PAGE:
Hello. I have some random data that I would like to get the average of, I can do it like this:

local data = {}
local rand = Random.new()
for i = 1, 100 do
data[i] = rand:NextNumber(0, 1)
end
local average = 0
for i = 1, 100 do
average = average + data[i]
end
average = average / 100
print(average)

The problem however, is that the average is supposed to be equal to 0.5, but when I print this, it is very close to 0.5, but never equal to 0.5, and the more samples of data that I use to calculate the average of this data, it approaches 0.5, but is never equal to 0.5. Another problem is that the random data that I am trying to get the average of is not something that the script generates, but it is something that is observed by the script (Ie, the position of the mouse on the screen, or time between a button on the keyboard is pressed). So the solution to this problem isnâ€™t as simple as taking the boundaries of the random number generator. So I canâ€™t just do local average = (1 + 0) / 2 -- Would be 0.5.

I have no idea if this would belong in scripting support, because this is more of a math question, but there have been manyothermathquestions in scripting support before, and they havenâ€™t been taken down, and I donâ€™t know what other category this topic would belong in. Plus I am still scripting something that needs this, so technically this does belong in scripting support.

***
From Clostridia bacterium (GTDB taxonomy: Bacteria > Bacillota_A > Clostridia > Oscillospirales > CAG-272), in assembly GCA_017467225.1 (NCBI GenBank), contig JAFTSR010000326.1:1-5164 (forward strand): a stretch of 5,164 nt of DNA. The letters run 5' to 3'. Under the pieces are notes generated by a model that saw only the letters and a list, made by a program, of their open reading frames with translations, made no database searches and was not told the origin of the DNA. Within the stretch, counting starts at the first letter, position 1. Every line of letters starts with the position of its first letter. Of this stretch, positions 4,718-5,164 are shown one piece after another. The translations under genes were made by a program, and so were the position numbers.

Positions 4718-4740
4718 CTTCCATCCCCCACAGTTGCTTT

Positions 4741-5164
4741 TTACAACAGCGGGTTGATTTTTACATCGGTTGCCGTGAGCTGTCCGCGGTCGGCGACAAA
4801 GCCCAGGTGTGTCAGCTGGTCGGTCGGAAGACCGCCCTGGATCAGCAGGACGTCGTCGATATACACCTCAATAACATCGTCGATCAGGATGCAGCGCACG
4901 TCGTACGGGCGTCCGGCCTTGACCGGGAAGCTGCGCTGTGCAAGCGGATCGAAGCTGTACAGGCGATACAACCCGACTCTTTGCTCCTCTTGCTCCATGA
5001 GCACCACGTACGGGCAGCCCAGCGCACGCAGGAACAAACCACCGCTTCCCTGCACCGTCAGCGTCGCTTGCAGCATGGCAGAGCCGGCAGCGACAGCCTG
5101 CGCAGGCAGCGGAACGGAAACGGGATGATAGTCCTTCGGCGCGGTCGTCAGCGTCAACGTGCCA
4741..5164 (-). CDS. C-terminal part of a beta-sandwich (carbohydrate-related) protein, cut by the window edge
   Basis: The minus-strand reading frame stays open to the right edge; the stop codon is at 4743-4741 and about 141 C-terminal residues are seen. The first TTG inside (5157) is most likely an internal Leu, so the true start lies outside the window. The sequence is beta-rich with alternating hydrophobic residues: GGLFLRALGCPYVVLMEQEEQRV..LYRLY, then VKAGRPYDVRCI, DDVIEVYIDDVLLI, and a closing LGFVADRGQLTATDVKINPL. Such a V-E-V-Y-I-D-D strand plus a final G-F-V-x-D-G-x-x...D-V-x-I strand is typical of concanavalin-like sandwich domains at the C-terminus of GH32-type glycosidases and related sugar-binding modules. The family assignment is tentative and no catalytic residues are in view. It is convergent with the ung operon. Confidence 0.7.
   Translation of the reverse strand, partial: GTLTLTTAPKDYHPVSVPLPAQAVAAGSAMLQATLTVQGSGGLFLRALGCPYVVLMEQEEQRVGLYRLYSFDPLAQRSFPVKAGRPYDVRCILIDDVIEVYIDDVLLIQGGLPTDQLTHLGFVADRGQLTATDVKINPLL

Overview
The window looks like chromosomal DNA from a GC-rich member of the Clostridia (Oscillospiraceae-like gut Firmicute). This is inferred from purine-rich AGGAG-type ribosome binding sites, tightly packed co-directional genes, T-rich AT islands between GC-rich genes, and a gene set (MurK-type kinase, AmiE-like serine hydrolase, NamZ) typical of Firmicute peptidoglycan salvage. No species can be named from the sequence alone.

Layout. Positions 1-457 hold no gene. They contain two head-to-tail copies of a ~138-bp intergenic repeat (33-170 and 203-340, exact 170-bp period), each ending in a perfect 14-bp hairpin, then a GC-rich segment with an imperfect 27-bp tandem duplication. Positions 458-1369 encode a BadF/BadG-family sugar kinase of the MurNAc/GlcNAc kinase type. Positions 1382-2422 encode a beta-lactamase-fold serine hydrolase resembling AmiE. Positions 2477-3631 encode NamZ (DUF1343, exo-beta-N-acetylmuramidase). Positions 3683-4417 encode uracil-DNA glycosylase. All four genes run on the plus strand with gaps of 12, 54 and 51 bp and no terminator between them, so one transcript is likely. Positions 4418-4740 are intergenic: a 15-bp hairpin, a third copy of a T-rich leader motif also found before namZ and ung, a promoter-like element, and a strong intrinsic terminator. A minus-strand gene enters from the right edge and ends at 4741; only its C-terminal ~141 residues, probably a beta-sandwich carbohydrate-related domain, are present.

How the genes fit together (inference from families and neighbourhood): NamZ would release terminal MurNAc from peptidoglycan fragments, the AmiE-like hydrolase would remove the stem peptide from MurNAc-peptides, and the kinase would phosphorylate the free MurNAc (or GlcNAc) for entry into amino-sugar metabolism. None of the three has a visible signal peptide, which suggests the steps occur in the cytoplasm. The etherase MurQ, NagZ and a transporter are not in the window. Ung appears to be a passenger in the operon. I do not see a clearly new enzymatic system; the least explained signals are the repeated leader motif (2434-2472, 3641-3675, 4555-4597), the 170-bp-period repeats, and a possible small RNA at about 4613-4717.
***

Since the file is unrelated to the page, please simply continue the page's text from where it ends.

:NextNumber() will return a floating point number of I believe 17 decimal places. You are trying to get a floating point number of 1 decimal place, therefore, you will have to round your average or the result of :NextNumber() to 1 decimal place.

Well, rounding up your average to one decimal point will still work either way. I should also mention that computers themselves cannot make an accurate floating point number, so itâ€™s not necessarily a math issue but rather a computational limitation. There are plenty of videos out there explaining why that is, but for ease, Iâ€™ve provided you with a sample one below.

Even Roblox themselves admit to this. Having a look at the documentation for floating point numbers, it mentions that floating point numbers â€ś[arenâ€™t] as precise as double-precision floating-point numbers, but is sufficiently precise for most use cases and requires less memory and storage.â€ť

I donâ€™t see why it is extremely crucial for your system to make an accurate 0.5 floating point number, but if your math for averages is theoretically correct, I donâ€™t see why you shouldnâ€™t just round it up.

From a statistics prespective, this is what should be expected: 0.5 is only the expected average.

For example, with infinite precision, there is an infinitely small chance of getting 0.5. Rather, the distribution of numbers would be a continuous distribution of an infinite set of numbers centered around 0.5.

Consider this: if you have 100 people flip coins, the expected average is 50 heads and 50 tails. This doesnâ€™t mean you should expect to see 50 heads every time though. In reality, youâ€™d actually see lots of numbers other than 50 (though they would usually still be pretty close to 50).

TL;DR: You shouldnâ€™t at all expect to get exactly 0.5 every time, instead, you should expect to get about 0.5 most times.

This is exactly what I am looking for. How would I calculate the expected average instead of the â€śreal averageâ€ť?

Edit: I think I found what I am looking for, but if anyone else has anything else to contribute here, or if what Ifound is not what I was looking for, then please reply.

Calculating the expected average requires knowing the data itself. We cannot help you further now because you have not specified what data you are getting.

As @.D4_rrk said, the best you can do is to round the real average.